For Husky the Upgrader further enhanced the company's diverse asset base, and balanced out the seasonal production of asphalt with year round synthetic crude production. Of course, Lloydminster gained through increased property and business taxes, and from expenditure in capital and operating expenses. As well, permanent and contract employment opportunities were created for local residents.
The Upgrader required in excess of 3.2 million person hours of engineering work. It marked an important Canadian milestone, as it was the largest and most complex project of its kind engineered exclusively in this country. Five Alberta and Saskatchewan based firms accomplished this achievement. Construction of the $1.6 billion plant began in 1989 and continued until November 1992. The project created 6,700 person years of employment, with 3,800 jobs at the peak of the construction period. Labour for the project was 100 percent Canadian, with 97 percent coming from Alberta and Saskatchewan.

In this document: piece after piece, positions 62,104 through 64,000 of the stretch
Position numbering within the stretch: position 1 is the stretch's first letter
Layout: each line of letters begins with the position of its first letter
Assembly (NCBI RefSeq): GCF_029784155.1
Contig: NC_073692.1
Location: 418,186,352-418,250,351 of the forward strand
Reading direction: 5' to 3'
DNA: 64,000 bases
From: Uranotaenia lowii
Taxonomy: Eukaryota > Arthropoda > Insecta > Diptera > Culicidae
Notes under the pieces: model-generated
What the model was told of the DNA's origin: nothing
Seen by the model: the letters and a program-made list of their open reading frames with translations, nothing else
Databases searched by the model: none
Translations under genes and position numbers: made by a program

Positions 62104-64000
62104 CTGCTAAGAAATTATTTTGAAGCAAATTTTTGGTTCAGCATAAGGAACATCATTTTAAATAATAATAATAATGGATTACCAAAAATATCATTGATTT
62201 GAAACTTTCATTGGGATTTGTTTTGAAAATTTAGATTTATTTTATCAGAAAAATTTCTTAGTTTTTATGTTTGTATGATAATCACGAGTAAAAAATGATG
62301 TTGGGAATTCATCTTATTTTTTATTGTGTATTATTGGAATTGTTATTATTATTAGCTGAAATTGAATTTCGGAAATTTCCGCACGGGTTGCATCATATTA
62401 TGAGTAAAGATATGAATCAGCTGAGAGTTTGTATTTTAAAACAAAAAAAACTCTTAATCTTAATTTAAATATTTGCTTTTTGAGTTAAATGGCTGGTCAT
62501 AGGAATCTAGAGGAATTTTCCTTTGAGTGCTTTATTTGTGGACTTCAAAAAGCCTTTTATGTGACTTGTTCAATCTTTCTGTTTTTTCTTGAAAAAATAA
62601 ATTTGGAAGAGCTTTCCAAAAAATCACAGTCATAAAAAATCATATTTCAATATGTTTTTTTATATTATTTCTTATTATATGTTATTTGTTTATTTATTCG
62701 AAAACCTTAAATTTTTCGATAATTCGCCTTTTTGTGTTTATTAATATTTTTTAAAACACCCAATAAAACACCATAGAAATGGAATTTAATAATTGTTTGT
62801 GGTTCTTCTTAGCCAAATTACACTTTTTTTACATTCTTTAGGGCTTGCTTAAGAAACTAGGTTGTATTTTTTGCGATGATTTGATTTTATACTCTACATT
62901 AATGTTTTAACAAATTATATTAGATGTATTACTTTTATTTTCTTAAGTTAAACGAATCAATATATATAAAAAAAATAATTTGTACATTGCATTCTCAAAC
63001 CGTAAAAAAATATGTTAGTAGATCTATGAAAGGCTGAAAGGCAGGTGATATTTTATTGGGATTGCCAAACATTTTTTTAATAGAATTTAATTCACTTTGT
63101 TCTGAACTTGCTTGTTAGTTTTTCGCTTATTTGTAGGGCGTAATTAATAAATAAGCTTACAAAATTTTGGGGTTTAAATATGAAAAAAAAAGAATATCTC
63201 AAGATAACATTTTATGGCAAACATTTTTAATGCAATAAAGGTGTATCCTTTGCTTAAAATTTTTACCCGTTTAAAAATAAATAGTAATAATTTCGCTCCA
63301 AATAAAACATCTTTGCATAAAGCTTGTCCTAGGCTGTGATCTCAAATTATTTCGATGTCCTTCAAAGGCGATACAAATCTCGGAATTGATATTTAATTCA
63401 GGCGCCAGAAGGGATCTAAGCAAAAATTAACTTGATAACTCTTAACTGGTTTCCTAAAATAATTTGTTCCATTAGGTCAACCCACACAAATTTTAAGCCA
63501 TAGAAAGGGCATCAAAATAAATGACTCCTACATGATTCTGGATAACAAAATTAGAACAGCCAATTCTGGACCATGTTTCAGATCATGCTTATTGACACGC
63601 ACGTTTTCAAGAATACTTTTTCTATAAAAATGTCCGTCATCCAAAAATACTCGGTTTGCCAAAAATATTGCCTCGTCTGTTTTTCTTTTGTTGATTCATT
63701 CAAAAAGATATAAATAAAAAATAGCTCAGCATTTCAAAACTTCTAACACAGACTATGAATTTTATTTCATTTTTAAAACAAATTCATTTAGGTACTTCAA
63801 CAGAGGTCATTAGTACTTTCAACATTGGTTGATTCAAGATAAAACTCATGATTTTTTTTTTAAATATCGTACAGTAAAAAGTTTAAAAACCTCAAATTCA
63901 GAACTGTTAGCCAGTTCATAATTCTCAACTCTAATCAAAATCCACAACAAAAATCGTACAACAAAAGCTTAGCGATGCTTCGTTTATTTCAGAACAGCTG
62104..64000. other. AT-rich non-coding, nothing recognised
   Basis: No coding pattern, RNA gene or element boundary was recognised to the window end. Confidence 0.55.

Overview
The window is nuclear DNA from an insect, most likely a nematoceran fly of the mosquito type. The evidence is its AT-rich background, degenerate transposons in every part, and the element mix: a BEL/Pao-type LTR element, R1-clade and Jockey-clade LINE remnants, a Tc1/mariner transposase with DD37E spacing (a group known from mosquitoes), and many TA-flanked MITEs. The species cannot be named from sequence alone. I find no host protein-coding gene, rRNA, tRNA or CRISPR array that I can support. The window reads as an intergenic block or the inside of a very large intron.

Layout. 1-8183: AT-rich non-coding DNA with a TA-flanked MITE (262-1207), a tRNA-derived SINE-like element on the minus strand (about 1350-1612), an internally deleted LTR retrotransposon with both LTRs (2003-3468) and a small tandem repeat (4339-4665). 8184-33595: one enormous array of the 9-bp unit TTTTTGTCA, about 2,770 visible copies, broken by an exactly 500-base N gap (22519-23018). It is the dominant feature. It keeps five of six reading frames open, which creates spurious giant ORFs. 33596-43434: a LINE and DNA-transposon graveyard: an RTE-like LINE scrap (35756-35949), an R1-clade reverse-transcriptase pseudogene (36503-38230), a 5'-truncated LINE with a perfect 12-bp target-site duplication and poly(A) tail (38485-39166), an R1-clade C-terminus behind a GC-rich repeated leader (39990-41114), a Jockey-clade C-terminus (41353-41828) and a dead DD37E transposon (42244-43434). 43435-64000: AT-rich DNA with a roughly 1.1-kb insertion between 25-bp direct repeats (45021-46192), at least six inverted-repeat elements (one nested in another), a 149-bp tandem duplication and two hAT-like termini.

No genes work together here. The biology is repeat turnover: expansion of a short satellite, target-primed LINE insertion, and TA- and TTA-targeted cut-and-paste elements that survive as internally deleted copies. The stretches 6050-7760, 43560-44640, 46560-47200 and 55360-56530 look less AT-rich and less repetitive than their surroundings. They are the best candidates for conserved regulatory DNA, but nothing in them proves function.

Now, Husky has announced plans for a $500 million expansion project which will more than double the size of the Lloydminster Upgrader. The proposed expansion will increase production of synthetic crude oil to an ultimate potential capacity in excess of 100,000 bbl/d. "This project is part of Husky's continuing strategic investment in the Lloydminster area," says John C. S. Lau, CEO.
Those feelings are echoed by Doug Stout, Husky's VP, oil and gas product marketing. "The expansion of the Upgrader will serve to further strengthen Husky's position in Canada's heavy oil sector. Operating efficiency and reliability will be improved. The opportunity to further develop Husky's heavy oil deposits will be enhanced with some 60 to 80 percent of the feedstock targeted to be obtained from the company's proprietary production. As a result of the integration of key assets, Husky will be better positioned to withstand the vagaries of the heavy crude oil marketplace.""